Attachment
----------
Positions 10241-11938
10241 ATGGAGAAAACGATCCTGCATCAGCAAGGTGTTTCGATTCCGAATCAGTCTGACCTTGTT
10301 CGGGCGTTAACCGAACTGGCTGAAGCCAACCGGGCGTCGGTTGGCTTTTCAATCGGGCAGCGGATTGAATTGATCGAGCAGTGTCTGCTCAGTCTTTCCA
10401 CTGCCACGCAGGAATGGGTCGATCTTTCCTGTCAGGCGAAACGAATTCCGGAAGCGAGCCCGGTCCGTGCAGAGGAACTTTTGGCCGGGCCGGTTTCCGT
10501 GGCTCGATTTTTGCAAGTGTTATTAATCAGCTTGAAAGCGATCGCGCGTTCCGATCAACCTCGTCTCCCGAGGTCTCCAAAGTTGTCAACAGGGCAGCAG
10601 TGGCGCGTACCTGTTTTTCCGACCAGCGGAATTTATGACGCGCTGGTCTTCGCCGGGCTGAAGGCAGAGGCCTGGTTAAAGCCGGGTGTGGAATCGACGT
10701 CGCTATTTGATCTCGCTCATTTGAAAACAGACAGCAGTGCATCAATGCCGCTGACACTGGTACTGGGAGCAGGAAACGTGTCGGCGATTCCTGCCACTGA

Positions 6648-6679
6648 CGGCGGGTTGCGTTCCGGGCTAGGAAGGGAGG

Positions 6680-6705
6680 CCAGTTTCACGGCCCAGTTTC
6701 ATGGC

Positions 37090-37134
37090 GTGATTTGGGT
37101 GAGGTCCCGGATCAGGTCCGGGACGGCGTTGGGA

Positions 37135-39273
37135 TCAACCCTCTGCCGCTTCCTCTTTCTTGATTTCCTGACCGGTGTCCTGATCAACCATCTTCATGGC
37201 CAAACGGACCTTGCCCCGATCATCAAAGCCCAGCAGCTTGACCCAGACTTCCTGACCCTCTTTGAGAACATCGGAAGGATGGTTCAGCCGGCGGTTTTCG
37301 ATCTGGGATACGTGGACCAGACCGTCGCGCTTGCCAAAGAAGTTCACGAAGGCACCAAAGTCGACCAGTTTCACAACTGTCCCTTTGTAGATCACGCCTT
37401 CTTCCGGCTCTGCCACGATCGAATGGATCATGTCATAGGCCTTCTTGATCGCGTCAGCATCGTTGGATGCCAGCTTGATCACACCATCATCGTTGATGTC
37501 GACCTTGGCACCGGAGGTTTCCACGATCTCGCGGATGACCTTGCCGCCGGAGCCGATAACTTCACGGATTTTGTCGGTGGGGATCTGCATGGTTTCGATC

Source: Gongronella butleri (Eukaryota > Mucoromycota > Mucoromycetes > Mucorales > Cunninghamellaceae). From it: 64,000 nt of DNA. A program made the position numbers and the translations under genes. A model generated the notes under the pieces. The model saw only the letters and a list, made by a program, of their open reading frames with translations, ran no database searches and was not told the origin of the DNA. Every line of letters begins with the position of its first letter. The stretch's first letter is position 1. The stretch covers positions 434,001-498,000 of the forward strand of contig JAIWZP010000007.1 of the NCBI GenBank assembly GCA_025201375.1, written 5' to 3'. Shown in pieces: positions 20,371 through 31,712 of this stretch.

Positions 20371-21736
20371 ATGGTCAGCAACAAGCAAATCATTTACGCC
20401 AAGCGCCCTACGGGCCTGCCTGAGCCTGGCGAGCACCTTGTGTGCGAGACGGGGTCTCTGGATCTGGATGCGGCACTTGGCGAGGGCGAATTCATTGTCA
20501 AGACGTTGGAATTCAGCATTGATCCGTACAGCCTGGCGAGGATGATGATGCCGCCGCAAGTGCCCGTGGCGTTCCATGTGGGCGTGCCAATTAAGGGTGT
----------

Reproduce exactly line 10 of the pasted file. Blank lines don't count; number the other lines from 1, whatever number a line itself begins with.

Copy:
Positions 6680-6705